Following up on information sharing agreements entered into between the NLRB and the US Department of Labor Wage and Hour Division, and a second agreement between the NLRB and the EEOC, pertaining to claims for retaliation against workers who tried to pursue their claims under the legal rights under the anti-discrimination laws, earlier this week, on July 19, 2022, the NLRB also entered into a memorandum of understanding with the FTC, which oversees antitrust violations, ostensibly in order to foster information sharing in their common areas of interest, which, for our purposes, includes trying to curb the use of non-compete agreements where they unfairly impede workers from being able to move to better-paying jobs.
Here's the most relevant provision of the MOU:
“The FTC and the NLRB (each individually a “Party” and collectively, “the Parties”) recognize that continued and enhanced coordination and cooperation concerning issues of common regulatory interest will help to protect workers against unfair methods of competition, unfair or deceptive acts or practices, and unfair labor practices. Issues of common regulatory interest include labor market developments relating to the “gig economy” and other alternative work arrangements; claims and disclosures about earnings and costs associated with gig and other work; the imposition of one-sided and restrictive contract provisions, such as noncompete and nondisclosure provisions; the extent and impact of labor market concentration; the impact of algorithmic decision-making on workers; the ability of workers to act collectively; and the classification and treatment of workers.”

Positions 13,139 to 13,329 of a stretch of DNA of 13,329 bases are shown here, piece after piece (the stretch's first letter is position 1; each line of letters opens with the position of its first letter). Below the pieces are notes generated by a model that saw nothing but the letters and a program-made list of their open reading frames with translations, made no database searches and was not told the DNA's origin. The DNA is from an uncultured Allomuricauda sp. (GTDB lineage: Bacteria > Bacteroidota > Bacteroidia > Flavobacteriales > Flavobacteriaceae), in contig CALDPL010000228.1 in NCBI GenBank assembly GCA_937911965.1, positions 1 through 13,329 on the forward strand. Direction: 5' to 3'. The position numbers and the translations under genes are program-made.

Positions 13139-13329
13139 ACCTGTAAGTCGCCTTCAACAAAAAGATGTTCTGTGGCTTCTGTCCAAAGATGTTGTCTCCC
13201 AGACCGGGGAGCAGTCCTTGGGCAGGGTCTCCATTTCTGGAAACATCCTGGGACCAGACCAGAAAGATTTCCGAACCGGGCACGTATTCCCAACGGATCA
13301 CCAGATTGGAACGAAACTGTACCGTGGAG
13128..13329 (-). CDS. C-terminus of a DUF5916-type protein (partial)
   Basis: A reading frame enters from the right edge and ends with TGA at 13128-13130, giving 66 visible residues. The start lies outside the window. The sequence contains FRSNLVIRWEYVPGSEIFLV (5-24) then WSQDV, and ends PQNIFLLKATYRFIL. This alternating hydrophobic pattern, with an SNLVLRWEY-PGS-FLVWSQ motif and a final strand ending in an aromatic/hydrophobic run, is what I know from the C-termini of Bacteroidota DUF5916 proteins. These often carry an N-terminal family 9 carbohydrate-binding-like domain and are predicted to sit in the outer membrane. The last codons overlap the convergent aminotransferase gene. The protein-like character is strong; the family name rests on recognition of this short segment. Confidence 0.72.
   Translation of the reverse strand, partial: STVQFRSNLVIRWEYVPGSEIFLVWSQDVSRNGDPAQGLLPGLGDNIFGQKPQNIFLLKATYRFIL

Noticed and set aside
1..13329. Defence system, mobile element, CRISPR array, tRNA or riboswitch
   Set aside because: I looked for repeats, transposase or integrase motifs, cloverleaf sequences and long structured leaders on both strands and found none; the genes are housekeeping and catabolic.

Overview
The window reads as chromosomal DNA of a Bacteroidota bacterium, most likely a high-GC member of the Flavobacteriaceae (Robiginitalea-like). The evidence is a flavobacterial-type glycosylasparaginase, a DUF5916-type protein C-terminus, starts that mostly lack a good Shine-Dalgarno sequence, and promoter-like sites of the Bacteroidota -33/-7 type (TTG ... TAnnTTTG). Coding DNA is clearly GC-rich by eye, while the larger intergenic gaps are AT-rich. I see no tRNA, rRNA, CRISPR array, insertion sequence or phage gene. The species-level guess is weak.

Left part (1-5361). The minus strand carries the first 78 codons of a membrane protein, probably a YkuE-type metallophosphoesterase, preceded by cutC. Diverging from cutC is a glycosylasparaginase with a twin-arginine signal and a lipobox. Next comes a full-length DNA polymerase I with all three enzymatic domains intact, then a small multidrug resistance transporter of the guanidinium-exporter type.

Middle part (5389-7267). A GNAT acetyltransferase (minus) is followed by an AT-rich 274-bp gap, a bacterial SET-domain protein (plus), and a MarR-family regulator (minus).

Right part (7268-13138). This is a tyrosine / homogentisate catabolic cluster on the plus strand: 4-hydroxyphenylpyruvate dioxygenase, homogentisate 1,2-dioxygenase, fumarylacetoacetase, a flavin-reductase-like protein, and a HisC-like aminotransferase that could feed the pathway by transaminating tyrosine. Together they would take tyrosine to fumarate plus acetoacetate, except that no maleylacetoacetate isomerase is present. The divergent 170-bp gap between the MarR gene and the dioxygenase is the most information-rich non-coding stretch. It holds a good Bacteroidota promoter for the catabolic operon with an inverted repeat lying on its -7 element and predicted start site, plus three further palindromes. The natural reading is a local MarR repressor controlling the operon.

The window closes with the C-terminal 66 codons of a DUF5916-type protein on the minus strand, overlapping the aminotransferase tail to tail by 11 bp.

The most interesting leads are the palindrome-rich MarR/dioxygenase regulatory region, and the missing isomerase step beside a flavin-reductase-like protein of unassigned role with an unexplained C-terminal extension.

Predictably, the FTC chair lauded the new agreement, stating:
"We're committed to using all the tools at our disposal to promote free and fair labor markets in which companies must compete with each other to attract and retain workers,"
And, just as predictably, the US Chamber of Commerce, which touts itself as the world's largest umbrella business organization, castigated the move, saying this most recent articulation of a broader mission statement for the FTC "goes well beyond what is provided in law and what was envisioned by Congress."
What this Means – or May Mean
Apparently, notwithstanding that the DOJ was handed a stinging defeat in USA v. DaVita Inc. et al., where they sought to hold companies criminally liable under the antitrust laws for their use of noncompete agreements, it appears that these federal agencies are, at least for time being, forging ahead undeterred, trying to use whatever legal means they believe they have at their disposal to curb the use and enforcement of restrictive covenants. As a practical matter, this also means that it behooves employers to consider carefully which classes of employees are required to sign noncompete agreements as part of their employment, and, if some of those employees aren't a real threat to their legitimate business interests, whether it is really worth the risk of having them sign those agreements, on threat of being pursued by the federal government over those restrictive covenants.